- #1

fog37

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I am reviewing how classical EM problems are treated when dielectric materials are involved. Maxwell's equations relate the following vector fields: ##E(r,t)##, ##B(r,t)##, ##D(r,t)##, ##H(r,t)##, ##J(r,t)## and scalar field ##\rho(r,t)##. The two constitutive equations are also needed to relate ##E(r,t)##, ##B(r,t)##, ##D(r,t)##, ##H(r,t)## together via the material's permittivity and permeability.

**n the presence of dielectrics, the electric polarization ##P(r,t)## and magnetization ##M(r,t)## can be introduced instead of permittivity and permeability. ##P(r,t)## and ##M(r,t)## are vector fields generated by bound sources (bound charges and bound currents) .**

The ultimate goal is solving for the two fields ##E(r,t)##, ##B(r,t)##. IThe ultimate goal is solving for the two fields ##E(r,t)##, ##B(r,t)##. I

In theory, we could solve EM problems without using the auxiliary fields ##D(r,t)##, ##H(r,t)## fields that are controlled by free charges and conduction currents only. For a linear dielectric material only, the fields ##E(r,t)## and ##D(r,t)## are related in two different but equivalent ways: $$D(r,t) =\epsilon_0 E(r,t) +P(r,t)$$ $$E(r,t)=\epsilon(r,t) D(r,t)$$

The electric permittivity ##\epsilon## can be a constant, a function, a tensor function, etc.

Why is it so convenient to use the electric displacement vector ##D(r,t)## to find ##E(r,t)##? According to ##E(r,t)=\epsilon(r,t) D(r,t)##, to find E(r,t) we need both ##D(r,t)## and knowledge of the electric permittivity ##\epsilon##. Is it easier to gain knowledge of ##\epsilon## than gaining knowledge of the electric polarization ##P(r,t)## and solve for ##E(r,t)## using ##D(r,t) =\epsilon_0 E(r,t) +P(r,t)##?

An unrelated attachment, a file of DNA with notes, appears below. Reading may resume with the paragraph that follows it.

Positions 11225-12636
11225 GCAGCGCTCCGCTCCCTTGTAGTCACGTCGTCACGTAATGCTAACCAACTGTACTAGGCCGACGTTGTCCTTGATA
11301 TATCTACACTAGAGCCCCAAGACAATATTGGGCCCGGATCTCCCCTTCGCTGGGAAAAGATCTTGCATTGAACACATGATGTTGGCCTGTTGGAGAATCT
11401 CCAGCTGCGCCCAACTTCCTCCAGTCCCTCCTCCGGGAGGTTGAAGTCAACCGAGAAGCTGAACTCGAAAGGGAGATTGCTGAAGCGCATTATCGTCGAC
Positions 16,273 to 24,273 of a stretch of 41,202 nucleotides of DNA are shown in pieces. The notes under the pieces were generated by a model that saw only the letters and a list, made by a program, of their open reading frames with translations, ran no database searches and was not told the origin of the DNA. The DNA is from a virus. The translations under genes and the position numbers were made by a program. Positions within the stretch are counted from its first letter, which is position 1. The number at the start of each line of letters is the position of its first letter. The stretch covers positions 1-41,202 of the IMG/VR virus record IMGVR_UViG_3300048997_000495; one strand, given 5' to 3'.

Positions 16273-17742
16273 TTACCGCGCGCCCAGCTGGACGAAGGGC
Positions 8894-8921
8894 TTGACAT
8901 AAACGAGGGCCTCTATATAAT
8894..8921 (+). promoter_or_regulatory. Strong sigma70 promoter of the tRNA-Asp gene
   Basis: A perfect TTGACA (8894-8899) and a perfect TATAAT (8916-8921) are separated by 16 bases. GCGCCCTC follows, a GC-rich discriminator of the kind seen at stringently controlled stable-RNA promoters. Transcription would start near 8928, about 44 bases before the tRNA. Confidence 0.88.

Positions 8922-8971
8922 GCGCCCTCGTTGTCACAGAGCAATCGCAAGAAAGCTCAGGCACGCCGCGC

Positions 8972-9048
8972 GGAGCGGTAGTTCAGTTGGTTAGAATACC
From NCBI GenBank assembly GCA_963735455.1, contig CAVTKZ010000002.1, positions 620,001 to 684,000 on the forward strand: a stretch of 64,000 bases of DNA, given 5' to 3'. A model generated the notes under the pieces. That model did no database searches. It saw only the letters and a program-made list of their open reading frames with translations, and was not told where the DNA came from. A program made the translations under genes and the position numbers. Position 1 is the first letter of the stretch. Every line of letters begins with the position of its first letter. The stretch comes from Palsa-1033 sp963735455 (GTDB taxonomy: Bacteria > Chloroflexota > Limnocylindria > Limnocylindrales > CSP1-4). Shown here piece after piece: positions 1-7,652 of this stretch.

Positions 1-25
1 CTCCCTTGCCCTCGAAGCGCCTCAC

Fundamentally, I see three possible scenarios:

Scenario 1: solving for ##E(r,t)## and ##B(r,t)## using Maxwell's equations, the total sources (##J(r,t)## and ##\rho(r,t)##) and ##P(r,t)## and ##M(r,t)## (no presence of the auxiliary fields).

Scenario 2: solving for ##E(r,t)## and ##B(r,t)## using Maxwell's equations, the auxiliary fields##D(r,t)##, ##H(r,t)##, the total sources ##J(r,t)## and ##\rho(r,t)##, ##P(r,t)## and ##M(r,t)##.

Scenario 3: solving for ##E(r,t)## and ##B(r,t)## using Maxwell's equations, the auxiliary fields##D(r,t)##, ##H(r,t)##, the total sources ##J(r,t)## and ##\rho(r,t)##, the electric permittivity ##\epsilon## and the magnetic permeability ##\mu##.

Are these approaches all equivalent to each other? It seems that scenario 3 is the most convenient for some reason but I am not sure why...

Thank you!